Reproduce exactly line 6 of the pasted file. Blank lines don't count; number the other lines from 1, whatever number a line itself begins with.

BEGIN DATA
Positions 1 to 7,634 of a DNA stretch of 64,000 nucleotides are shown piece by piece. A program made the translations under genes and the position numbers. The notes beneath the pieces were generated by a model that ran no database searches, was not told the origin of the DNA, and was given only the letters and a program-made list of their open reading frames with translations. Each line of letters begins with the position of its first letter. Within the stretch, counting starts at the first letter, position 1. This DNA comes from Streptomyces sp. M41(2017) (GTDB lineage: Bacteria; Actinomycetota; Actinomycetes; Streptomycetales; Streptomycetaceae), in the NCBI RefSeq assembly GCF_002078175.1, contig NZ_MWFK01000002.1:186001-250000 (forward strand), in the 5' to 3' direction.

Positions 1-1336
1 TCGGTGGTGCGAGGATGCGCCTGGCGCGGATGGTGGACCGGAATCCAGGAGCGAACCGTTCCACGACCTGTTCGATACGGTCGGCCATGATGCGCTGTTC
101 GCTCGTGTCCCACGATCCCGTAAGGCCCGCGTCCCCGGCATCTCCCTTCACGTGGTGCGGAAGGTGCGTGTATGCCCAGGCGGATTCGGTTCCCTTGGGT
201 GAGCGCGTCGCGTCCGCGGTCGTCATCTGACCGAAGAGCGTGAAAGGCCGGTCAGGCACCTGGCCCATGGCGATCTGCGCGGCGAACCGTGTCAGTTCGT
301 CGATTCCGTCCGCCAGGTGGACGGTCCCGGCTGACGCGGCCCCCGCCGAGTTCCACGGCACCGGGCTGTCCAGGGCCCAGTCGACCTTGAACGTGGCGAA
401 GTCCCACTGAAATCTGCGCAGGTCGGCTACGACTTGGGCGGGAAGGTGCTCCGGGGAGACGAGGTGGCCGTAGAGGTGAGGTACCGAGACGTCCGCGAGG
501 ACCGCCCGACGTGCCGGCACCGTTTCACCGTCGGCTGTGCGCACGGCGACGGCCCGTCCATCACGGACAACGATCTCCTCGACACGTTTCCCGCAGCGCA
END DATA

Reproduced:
301 CGATTCCGTCCGCCAGGTGGACGGTCCCGGCTGACGCGGCCCCCGCCGAGTTCCACGGCACCGGGCTGTCCAGGGCCCAGTCGACCTTGAACGTGGCGAA